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BMJ Case Rep. 2010; 2010: bcr0720103144.
Published online Nov 23, 2010. doi:  10.1136/bcr.07.2010.3144
PMCID: PMC3029530
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Concurrent thrombotic thrombocytopenic purpura and immune thrombocytopenic purpura in a patient with metastatic neuroendocrine tumour successfully treated with rituximab-CVP
Soley Bayraktar,1 Bernal Eileen,2 Sherry Shariatmadar,2 and Eric Lian2
1Department of Hematology/Oncology, MD Anderson Cancer Center, Houston, Texas, USA
2Department of Hematology/Oncology, University of Miami, Miami, Florida, USA
Correspondence to Soley Bayraktar, sbayraktar/at/mdanderson.org
We report a case of concurrent thrombotic thrombocytopenic purpura (TTP) and immune thrombocytopenic purpura (ITP) in a 63-year-old woman who had been receiving treatment with bevacizumab for metastatic neuroendocrine tumour (NET). At diagnosis, she had severe anaemia and thrombocytopenia with elevated lactate dehydrogenase and many schistocytes on the peripheral blood smear. She was treated with frequent fresh frozen plasma infusions and plasmapheresis with poor response. Later, she was found to have platelet surface glycoprotein antibodies in the serum and received four cycles of rituximab, vincristine, cyclophosphamide (rituximab-CVP) and steroids in addition to plasma therapy. The haemoglobin and platelet counts improved. To our knowledge, this is the first reported case of concurrent TTP and ITP in a patient with metastatic NET diagnosed while receiving bevacizumab therapy, who was successfully treated with the combination of rituximab, vincristine, cyclophosphamide and steroids.
Thrombotic thrombocytopenic purpura (TTP) and autoimmune (idiopathic) thrombocytopenic purpura (ITP) are two, typically distinct clinical entities that present independently1 of each other. While the diagnosis of ITP is ordinarily made after the exclusion of other causes of thrombocytopenia, the diagnosis of TTP entails the presence of certain characteristics, including a microangiopathic haemolytic anaemia, thrombocytopenia and microvascular thromboses resulting in indiscriminate injury of the central nervous system, the kidney and other organs.2 Additionally, a specific enzyme deficiency also allows differentiation between these two common acquired bleeding disorders; a severe deficiency of ADAMTS13 is frequently, but not always, demonstrated in TTP. Despite the usual independent occurrence of the two entities, ITP and TTP have been found to occur simultaneously, most often in HIV-positive patients.35 However, sequential or concurrent development of ITP and TTP has been reported in HIV-negative patients, suggesting dual autoimmune processes to which certain individuals are uniquely predisposed.1 We present the case of a patient with a mixed ITP and TTP clinical picture, presenting with asymptomatic anaemia and thrombocytopenia found upon routine haematological analysis during treatment with bevacizumab (Avastin) for a previously diagnosed neuroendocrine tumour (NET). We provide a detailed clinical analysis in conjunction with a brief literature review.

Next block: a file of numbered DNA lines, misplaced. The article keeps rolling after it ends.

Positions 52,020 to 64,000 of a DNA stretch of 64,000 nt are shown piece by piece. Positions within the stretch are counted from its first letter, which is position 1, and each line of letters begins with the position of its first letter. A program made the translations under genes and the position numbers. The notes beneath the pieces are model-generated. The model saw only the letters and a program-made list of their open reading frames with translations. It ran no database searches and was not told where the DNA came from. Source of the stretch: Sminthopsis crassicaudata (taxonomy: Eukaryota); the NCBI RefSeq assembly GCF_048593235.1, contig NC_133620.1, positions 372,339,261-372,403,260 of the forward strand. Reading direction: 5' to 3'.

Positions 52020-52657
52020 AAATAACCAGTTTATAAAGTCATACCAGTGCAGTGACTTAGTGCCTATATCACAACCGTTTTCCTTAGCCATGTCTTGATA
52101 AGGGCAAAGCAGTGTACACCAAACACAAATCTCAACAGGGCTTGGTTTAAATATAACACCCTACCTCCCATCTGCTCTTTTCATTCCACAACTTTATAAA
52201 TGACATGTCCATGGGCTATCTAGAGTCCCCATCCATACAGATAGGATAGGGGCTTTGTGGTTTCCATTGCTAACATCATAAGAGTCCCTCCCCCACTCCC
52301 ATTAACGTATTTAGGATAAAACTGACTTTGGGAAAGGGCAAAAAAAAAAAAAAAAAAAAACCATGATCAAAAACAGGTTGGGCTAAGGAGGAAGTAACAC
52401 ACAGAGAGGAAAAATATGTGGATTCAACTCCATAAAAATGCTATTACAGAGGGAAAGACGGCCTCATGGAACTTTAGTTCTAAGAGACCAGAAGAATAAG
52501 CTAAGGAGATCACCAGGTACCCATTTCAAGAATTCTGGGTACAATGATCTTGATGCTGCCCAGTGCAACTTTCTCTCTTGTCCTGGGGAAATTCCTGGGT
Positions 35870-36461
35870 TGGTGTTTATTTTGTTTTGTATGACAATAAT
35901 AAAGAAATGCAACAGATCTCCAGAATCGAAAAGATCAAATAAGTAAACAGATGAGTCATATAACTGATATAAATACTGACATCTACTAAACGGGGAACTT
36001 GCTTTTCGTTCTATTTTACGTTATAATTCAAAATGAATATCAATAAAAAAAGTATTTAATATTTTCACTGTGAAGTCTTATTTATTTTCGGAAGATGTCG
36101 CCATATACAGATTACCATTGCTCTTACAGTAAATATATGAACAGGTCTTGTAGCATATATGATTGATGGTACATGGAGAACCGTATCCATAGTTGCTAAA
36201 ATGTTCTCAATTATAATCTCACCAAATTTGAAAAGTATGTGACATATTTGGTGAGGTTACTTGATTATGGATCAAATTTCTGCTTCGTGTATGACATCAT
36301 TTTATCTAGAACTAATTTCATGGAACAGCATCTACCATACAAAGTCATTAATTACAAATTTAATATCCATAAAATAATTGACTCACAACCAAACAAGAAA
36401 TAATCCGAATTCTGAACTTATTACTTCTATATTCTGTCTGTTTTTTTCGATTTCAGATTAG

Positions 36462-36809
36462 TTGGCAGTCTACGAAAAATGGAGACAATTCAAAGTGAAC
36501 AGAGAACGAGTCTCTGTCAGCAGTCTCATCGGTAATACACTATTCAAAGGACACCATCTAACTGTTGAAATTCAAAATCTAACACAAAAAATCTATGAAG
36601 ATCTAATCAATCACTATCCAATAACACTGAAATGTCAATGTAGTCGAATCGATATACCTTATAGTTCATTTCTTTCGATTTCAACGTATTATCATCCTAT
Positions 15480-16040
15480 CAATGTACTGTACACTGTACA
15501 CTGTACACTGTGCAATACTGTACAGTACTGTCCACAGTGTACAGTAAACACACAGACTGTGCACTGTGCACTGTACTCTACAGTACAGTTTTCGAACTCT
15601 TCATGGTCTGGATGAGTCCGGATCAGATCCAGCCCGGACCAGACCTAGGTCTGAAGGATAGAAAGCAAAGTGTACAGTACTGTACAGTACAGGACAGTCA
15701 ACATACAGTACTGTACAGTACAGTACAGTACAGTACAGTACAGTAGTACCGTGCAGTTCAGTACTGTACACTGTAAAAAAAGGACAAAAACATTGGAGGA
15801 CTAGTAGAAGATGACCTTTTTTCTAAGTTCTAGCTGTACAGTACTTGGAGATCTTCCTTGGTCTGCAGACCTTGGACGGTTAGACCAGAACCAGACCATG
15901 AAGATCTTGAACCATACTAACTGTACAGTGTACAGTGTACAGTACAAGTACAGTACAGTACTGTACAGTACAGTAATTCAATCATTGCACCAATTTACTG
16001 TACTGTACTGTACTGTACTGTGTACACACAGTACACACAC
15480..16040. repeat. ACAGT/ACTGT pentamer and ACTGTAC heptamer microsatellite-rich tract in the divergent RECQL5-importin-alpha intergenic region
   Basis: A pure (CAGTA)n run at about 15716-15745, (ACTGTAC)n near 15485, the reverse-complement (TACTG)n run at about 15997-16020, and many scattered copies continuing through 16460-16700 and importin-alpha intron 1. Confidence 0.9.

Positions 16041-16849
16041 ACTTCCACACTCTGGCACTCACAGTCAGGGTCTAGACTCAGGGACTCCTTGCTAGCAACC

The patient is a 63-year-old Hispanic woman who was found to have a haemoglobin level of 6.4 mg/dl and a platelet count of 16 000/mm3 as an incidental finding during a follow-up visit. At that time, she was receiving bevacizumab and temozolomide every 2 weeks and octreotide long-acting release every 4 weeks for metastatic NET for 4 months. When she was diagnosed with NET and also during her treatment with bevacizumab, the complete blood count, lactate dehydrogenase (LDH), coagulation parameters and chemistry profile were within normal limits. At the follow-up visit, she was found to have pallor and jaundice, although she was totally asymptomatic. Further work-up showed an indirect bilirubin of 2.6 mg/dl, LDH of 4233 U/l, haptoglobin of <10 mg/dl, reticulocyte count of 8.3%, creatinine of 1.2 mg/dl and many schistocytes in the peripheral blood smear. Direct Coombs’ test was negative and ADAMTS13 activity was normal. Disseminated intravascular coagulation (DIC) parameters were normal: prothrombin time (PT) 13.1 s, INR 1.12, activated partial thromboplastin time (aPTT) 27.4 s and a fibrinogen level of 353.34 mg/dl. Antinuclear antibodies and HIV serology were negative. CD 55 and CD 59 on leucocytes were normal. Upon admission, bevacizumab, temozolomide and octreotide were discontinued and she was started on plasmapheresis and fresh frozen plasma (FFP) infusions for the treatment of a presumptive diagnosis of TTP for 7 weeks; however, the low platelet count persisted between 10 000 and 20 000/mm3. Serum platelet surface glycoprotein antibodies came back positive against GPIIb/IIIa, GPIb/IX and GPIa/IIa. Consequently, she was started on 2 g/kg of intravenous immunoglobulins, 2 mg of vincristine and 40 mg of dexamethasone without any effect. Therefore, rituximab 375 mg/m2 on day 1, cyclophosphamide 200 mg daily on days 1–4, vincristine on day 1, and dexamethasone 40 mg daily on days 1–4 were given every 3 weeks for a total of four cycles. Within 8 weeks of the initiation of rituximab, her platelet count increased to 84 000/mm3 and haemoglobin increased to 9.2 g/dl; LDH and reticulocyte count decreased to 265 and 2.1, respectively. At 1 year of surveillance, her haemoglobin and platelet counts are still within the normal range and she has not had any clinical signs or symptoms of TTP or ITP.
The diagnosis of TTP is suggested by a pentad of clinical features: thrombocytopenia, microangiopathic haemolytic anaemia, neurological and renal abnormalities, and fever. This uncommon but serious blood disorder is characterised by widespread platelet and von Willebrand factor (VWF)-rich thrombi in the capillaries and arterioles systemically.6 The mainstay of TTP treatment is plasma exchange and/or plasma infusion. Prior to the availability of this therapy, TTP was fatal in 90% of patients.7 As plasma exchange has proven efficacious in the treatment of TTP, the thresholds for clinical suspicion and when to initiate treatment have been lowered. Now, only thrombocytopenia and microangiopathic anaemia, without other apparent aetiology, are sufficient to make the diagnosis of TTP and begin appropriate therapy.2